Source:P  ©
Source:P ©

Sequenom agreed to a clinical research collaboration with the University of California, San Diego Moores Cancer Center. Moores will explore the utility of Sequenom's new liquid biopsy assay to profile circulating cell-free tumor DNA in blood to enable serial monitoring and assist with therapy selection in cancer patients. This technology has the potential to overcome the challenges and limitations associated with current methods such as imaging and invasive biopsies, according to Razelle Kurzrock, M.D., chief of the division of hematology & oncology and Murray Professor of Medicine, senior deputy director of clinical science and director of the center for personalized cancer therapy & clinical trials office.

“Sequenom has designed a comprehensive multigene panel based on the clinical actionability of cancer genes. The ability to match patients to a growing list of treatments and to monitor their response by a simple blood draw promises to make a significant difference in the way we treat cancer patients at UC San Diego,” said Dr. Kurzrock. “The collaboration with Sequenom will allow us to analyze more cancer-related genes in the blood than previously possible to better understand tumor heterogeneity and the emergence of resistance mutations.”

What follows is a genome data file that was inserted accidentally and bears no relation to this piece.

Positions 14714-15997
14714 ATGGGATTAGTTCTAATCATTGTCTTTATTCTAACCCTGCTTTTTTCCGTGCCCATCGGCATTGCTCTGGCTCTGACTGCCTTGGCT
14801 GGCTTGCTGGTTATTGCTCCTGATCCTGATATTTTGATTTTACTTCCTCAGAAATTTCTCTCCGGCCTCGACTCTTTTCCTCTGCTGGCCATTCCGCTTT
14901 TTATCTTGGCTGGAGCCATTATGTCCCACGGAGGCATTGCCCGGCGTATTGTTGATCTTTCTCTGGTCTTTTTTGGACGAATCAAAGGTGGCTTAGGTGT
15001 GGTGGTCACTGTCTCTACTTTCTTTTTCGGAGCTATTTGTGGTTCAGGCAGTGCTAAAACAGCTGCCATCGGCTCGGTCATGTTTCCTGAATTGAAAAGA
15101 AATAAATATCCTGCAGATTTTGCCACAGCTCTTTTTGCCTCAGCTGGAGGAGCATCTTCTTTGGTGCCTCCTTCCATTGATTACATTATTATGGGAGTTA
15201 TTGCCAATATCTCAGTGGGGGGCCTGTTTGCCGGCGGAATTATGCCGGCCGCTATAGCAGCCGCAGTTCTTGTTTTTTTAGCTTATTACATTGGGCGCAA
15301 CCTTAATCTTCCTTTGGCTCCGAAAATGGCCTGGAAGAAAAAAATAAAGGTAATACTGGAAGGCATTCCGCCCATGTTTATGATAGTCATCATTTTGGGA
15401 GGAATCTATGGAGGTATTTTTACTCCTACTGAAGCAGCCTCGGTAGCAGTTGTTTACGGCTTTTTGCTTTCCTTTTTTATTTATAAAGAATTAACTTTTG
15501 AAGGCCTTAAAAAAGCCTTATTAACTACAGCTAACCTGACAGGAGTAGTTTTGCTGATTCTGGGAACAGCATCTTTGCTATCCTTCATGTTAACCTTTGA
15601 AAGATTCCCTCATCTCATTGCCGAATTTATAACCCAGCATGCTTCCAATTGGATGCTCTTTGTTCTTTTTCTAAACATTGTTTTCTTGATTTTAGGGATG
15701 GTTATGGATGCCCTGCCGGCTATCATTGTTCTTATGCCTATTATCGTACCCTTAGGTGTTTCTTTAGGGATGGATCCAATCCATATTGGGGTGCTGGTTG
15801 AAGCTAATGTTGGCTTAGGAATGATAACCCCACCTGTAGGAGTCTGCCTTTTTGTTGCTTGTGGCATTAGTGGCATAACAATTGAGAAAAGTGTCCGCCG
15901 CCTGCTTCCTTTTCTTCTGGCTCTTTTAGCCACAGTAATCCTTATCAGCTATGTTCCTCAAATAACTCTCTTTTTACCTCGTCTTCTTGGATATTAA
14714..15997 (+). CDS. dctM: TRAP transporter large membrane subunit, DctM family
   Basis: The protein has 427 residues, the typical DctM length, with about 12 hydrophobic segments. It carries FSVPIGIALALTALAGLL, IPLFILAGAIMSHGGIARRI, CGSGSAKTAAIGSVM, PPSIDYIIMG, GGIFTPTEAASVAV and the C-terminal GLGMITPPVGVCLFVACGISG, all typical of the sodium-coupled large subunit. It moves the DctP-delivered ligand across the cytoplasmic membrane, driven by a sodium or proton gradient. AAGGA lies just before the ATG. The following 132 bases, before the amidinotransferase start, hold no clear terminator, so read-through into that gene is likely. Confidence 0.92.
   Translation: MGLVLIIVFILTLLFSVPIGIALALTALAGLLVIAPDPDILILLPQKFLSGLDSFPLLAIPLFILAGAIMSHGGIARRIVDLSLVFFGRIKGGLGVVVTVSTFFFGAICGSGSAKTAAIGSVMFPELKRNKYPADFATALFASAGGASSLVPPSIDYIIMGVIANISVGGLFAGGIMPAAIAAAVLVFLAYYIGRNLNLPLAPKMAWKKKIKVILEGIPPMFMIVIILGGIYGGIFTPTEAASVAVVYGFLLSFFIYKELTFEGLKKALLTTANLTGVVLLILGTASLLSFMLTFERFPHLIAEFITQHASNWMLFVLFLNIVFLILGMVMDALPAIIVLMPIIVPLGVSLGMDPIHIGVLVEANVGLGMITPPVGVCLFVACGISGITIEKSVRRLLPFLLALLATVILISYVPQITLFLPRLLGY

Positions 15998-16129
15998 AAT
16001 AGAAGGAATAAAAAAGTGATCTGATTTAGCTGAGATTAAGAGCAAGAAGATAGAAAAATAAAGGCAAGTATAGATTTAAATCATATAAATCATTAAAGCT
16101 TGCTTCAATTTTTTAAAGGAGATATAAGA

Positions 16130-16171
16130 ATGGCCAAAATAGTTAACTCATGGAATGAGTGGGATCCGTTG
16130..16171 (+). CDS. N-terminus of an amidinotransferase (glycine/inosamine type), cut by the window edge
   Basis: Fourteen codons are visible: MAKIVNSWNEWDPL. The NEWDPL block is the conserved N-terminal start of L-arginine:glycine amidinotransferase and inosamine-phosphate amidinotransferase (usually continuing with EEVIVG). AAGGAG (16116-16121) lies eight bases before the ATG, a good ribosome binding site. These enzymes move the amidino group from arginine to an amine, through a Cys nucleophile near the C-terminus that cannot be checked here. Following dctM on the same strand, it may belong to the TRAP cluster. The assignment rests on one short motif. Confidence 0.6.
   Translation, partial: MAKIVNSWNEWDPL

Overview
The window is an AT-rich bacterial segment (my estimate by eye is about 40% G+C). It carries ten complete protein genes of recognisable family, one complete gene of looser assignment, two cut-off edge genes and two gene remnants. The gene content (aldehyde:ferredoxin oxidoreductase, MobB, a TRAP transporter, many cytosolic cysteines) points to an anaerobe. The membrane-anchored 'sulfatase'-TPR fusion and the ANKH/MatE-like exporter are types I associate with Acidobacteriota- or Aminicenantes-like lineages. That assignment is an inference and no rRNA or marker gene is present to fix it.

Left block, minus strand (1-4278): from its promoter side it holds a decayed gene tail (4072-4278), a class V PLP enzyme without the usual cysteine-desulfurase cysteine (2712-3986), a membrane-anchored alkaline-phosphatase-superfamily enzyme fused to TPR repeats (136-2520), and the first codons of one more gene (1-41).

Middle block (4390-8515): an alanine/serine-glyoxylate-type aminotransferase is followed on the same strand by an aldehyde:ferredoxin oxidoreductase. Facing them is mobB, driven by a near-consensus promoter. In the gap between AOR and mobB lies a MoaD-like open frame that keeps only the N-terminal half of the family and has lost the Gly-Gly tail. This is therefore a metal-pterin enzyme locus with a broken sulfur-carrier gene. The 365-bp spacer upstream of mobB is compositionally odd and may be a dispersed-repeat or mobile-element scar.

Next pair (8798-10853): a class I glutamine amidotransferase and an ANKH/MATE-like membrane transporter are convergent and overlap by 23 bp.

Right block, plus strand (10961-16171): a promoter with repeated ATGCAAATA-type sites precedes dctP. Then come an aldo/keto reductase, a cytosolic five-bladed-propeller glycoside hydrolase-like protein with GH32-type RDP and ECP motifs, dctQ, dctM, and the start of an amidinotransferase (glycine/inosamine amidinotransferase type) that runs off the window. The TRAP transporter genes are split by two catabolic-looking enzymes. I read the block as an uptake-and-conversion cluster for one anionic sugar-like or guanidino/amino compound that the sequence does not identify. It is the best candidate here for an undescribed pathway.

Sequenom is currently developing a research use only (RUO) assay with an initial focus on the detection and molecular profiling of late stage non-hematologic malignancies, where tissue biopsies are not available or too risky to obtain. A Sequenom official point out that the assay will cover a breadth of cancer types by analyzing over 100 cancer-related genes that are associated with a FDA-approved drug treatment, included in professional society guidelines, linked to targeted therapies currently in clinical trials, or part of well-documented cancer pathways. 

Previous articleimmatics Launches U.S. Subsidiary with $60M, MD Anderson Expertise
Next articlePersistent Mutations throughout Remission Linked with Poor Survival in Leukemia